What's one piece of advice you have for other women?
Edna: There is such a huge need for female representation when it comes to social impact within tech, and particularly in the gaming space. I would encourage other women who have a vision and passion for creating to not let imposter syndrome discourage them from pursuing their passions. Their voices, creative stories, and unique perspectives are needed in order to bring more representation to the industry and inspire other female creators and visionaries.
Anum: My one piece of advice for other women would be to believe in themselves. I often see women who lack confidence in their abilities and step back from so many opportunities, when they’re actually more than capable of doing all the jobs they think they can't handle or don't deserve.
Is there a woman you look up to in your career?
Edna: There are so many incredible women who I look up to, but one that comes to mind immediately is Candice Matthews Brackeen, CEO of Lightship Capital. Her dedication to supporting and championing diverse founders and helping them make an impact while building generational wealth is inspiring.
Anum: I look up to all the women who are working hard against all odds to make change in the world, whether big or small. If I have to choose one, I’ll choose Jehan Ara, CEO of P@SHA (Pakistan Software Houses Association for IT and ITES), because of her countless efforts to promote and develop the software and services industry in Pakistan.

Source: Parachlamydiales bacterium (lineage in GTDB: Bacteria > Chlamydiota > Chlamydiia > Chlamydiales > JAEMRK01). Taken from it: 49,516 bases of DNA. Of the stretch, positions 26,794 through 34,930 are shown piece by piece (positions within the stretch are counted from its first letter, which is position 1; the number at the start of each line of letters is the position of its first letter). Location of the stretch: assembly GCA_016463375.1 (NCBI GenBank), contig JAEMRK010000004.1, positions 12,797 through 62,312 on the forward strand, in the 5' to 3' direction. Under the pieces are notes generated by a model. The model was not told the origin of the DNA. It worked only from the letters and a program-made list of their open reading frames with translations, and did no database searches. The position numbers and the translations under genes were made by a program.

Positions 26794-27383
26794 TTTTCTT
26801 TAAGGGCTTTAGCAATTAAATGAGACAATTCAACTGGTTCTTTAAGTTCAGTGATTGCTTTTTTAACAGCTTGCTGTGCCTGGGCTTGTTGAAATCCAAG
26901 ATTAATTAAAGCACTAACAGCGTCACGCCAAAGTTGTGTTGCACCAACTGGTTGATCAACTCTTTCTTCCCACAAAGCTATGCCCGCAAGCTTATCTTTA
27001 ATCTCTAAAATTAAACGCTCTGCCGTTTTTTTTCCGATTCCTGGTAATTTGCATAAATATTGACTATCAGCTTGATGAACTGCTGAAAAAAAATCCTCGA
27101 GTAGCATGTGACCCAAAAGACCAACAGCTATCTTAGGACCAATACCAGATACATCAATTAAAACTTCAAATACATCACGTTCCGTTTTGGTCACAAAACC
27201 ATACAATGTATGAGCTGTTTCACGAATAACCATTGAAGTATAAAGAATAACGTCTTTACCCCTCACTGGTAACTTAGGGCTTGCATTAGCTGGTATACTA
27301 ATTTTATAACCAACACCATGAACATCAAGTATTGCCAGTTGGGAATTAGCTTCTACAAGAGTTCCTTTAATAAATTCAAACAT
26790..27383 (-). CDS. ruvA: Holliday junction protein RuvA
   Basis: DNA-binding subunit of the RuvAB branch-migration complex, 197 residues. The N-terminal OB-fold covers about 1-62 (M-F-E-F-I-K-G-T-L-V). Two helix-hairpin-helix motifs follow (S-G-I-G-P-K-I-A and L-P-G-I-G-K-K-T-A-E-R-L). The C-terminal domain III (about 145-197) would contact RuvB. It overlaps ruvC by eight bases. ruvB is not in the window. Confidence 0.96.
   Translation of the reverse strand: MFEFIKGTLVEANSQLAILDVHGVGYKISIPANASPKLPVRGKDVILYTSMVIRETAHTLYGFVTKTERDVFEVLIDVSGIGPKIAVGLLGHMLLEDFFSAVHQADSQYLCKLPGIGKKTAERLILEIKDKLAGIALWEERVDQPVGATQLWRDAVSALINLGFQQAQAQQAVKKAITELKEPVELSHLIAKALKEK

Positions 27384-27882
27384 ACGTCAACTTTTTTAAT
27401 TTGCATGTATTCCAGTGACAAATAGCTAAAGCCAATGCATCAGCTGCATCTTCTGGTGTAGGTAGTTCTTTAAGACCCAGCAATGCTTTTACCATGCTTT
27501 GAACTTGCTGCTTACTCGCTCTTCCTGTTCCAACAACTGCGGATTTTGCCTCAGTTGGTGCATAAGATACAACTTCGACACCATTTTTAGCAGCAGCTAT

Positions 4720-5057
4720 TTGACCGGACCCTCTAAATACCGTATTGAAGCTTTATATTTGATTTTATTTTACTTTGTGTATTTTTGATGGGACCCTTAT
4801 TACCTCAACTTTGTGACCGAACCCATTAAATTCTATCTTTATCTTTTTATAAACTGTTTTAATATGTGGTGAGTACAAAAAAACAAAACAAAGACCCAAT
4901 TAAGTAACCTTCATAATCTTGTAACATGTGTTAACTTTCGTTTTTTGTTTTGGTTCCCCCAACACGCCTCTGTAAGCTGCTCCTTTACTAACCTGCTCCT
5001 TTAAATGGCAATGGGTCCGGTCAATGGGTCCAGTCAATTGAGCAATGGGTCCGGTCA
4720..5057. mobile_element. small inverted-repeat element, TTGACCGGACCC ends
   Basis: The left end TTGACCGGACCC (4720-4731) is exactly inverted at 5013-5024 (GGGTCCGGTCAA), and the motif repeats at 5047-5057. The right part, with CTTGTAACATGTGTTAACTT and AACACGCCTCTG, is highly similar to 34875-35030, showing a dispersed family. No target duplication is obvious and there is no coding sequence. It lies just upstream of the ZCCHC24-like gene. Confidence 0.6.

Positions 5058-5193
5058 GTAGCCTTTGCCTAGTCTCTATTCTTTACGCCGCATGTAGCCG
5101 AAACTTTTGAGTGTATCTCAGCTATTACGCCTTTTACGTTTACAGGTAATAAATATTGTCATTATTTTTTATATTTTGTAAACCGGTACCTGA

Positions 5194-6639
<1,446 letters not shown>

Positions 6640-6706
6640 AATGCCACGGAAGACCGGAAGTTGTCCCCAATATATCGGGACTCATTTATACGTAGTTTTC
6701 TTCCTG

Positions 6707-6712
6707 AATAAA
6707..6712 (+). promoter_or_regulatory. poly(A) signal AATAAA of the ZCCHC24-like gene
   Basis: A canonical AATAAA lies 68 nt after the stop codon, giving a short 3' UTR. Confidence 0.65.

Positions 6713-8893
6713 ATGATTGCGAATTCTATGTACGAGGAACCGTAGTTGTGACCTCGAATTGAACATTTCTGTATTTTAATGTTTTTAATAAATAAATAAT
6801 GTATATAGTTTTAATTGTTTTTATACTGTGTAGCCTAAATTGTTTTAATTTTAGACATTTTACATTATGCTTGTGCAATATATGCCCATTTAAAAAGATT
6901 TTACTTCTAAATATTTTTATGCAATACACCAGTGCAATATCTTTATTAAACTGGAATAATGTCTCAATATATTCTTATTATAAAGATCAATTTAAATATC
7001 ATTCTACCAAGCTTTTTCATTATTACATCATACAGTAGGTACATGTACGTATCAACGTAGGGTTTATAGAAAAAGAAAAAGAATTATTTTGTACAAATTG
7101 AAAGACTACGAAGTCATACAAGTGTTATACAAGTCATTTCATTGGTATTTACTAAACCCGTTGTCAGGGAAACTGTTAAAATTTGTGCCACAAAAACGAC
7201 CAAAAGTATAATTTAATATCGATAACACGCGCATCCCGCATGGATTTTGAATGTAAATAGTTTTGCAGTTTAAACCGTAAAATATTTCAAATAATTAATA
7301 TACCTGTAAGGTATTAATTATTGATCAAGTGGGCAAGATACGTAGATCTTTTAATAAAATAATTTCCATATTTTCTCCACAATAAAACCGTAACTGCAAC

Anum, you also worked as a curriculum specialist for the Generation Pakistan training program. Can you tell us a bit about the program?
Anum: Generation Pakistan is working on bringing awareness, training, and job placements to program graduates, because a lot of them don't know about the opportunities available in the game development industry if you have Unity skills. It was an amazing experience for me to be on the Generation Pakistan team, talking to some of the biggest game studios in Pakistan to understand the gaps in technical training and resources. We took what we learned and shaped our training program around those needs. The goal is to first make students aware of Unity’s potential and then equip them with the entry-level skills and professionalism needed to get their dream jobs in this industry.
We love learning about all of the transformative ways creators are using Unity. Stay up-to-date with leaders like Edna, Anum, and Boddle Learning by joining the Unity mailing list.